HALIFAX – Representatives from 13 community and anti-poverty groups are calling for an immediate increase to Nova Scotia’s basic income assistance rates, but they received no firm commitment from the province on Thursday.
Fiona Traynor of the Dalhousie Legal Aid Service, said income assistance rates have been static for the last three years while the cost of food and shelter continues to increase.
Traynor said although the province has previously said there would be no increase until the 2019-20 budget, the need exists now.
“People have not received any increase whatsoever, and people are falling into further depths of poverty as a result.”
Ideally, Traynor said what’s needed is a boost to what Statistics Canada classifies as the Market Basket Measure, which sets the financial levels needed for individuals and families to meet basic needs.
“We don’t think that’s going to happen, but we do want some kind of guaranteed incremental increases over the next several years,” Traynor said.
Premier Stephen McNeil wouldn’t commit to specific increases, but said the government is looking at ways to best help those in the most need during its ongoing internal discussions on next spring’s budget.
“There is a commitment to make sure that we look at all avenues to make sure that we are raising people out of poverty,” McNeil said following a cabinet meeting held on the Millbrook First Nation.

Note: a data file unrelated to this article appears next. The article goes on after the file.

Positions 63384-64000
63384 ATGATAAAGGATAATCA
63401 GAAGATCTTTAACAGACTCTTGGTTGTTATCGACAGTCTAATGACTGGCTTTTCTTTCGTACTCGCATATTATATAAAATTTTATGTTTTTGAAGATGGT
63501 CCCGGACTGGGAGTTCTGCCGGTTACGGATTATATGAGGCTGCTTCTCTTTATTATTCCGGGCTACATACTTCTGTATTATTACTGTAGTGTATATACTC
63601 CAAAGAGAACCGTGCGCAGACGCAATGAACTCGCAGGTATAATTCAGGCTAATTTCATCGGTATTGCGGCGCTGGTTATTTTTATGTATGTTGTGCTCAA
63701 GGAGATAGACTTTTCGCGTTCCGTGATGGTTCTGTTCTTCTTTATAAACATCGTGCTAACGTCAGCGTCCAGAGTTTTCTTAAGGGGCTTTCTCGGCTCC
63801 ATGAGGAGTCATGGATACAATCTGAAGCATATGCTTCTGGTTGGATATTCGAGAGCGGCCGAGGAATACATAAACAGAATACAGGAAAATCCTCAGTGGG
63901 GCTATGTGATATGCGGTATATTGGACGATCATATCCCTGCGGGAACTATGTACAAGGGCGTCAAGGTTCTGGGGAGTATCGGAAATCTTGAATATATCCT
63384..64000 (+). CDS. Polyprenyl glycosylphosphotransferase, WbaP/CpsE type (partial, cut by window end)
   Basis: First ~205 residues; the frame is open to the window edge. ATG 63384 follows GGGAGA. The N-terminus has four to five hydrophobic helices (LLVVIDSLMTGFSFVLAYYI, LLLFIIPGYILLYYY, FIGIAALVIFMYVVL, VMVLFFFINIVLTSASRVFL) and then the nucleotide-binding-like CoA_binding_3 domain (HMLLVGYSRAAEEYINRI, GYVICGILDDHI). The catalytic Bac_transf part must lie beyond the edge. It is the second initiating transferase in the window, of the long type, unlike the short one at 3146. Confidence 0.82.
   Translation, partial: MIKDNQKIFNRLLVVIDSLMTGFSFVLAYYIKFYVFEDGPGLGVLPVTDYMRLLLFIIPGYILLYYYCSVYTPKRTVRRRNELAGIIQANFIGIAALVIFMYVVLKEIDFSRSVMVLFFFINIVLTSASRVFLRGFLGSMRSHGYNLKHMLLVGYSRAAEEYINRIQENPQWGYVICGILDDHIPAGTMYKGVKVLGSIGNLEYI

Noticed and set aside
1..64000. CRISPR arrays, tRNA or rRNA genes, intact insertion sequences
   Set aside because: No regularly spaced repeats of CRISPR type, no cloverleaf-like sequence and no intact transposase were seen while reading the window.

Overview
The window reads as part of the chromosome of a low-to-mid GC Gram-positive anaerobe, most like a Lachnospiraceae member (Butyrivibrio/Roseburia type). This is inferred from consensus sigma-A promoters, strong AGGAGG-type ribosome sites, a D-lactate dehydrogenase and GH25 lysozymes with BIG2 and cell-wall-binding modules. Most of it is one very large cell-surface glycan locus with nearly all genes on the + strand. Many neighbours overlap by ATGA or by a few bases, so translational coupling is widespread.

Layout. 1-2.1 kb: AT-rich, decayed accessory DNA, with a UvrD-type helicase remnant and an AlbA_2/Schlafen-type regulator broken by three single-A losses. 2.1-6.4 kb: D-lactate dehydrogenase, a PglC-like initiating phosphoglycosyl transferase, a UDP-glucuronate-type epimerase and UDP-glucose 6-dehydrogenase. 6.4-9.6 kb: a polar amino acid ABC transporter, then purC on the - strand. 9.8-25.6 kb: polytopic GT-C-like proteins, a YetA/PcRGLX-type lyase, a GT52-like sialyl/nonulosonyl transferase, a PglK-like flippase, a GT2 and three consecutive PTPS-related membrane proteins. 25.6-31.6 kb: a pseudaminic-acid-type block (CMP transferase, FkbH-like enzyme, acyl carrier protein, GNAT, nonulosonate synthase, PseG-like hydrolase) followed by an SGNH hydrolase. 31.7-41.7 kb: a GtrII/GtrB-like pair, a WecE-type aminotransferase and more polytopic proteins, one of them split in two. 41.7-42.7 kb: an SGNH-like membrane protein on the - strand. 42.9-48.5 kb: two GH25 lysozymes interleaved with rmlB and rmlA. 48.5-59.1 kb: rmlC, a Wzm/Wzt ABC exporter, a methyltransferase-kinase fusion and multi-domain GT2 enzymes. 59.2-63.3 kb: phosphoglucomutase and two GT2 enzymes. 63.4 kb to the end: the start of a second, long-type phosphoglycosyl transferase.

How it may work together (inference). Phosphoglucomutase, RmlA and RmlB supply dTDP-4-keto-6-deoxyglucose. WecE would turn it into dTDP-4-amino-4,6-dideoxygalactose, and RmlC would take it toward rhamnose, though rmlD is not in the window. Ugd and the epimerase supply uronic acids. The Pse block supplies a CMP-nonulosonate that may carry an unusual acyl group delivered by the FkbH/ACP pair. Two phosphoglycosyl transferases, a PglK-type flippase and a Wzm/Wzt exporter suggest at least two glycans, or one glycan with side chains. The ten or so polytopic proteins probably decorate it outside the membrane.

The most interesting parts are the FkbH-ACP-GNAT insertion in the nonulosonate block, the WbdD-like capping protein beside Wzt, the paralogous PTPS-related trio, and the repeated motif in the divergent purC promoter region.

He pointed to steps already taken, including a modest tax cut in the most recent budget that would see 63,000 low-income Nova Scotians no longer pay provincial income tax after Jan. 1.
He also said he was “proud” of an announcement made Wednesday on a new grant program aimed at improving food security and helping young adults to become independent.
McNeil said the province is using the “dollars it has” while it continues work to restore the province’s fiscal health.
“We will continue to use that philosophy,” he said.
The 14 groups also asked for a collaborative redesign of the province’s Employment Support and Income Assistance Program.
Traynor said they want a six-month formal process where jointly chosen community representatives can work with the government to address gaps in the current system.
But Community Services Minister Kelly Regan said there have been discussions with 375 representatives from 128 organizations since her department embarked on a reorganization of its programming in 2015.
“We feel we’ve had a lot of input in a variety of different formats,” Regan said.
Christine Saulnier, Nova Scotia director for the Canadian Centre for Policy Alternatives, said it makes economic sense to put more money in the hands of people who will spend it in order to survive.
She said Nova Scotia, like most jurisdictions across the country, is failing to provide assistance that helps put people at an acceptable standard of living. Statistics Canada says that’s about $19,000 a year for an individual.
Saulnier said Nova Scotia’s assistance for that individual is slightly less than $11,000 a year.
“We are being very short-sighted when we think about what it means to actually reduce poverty in our community,” she said.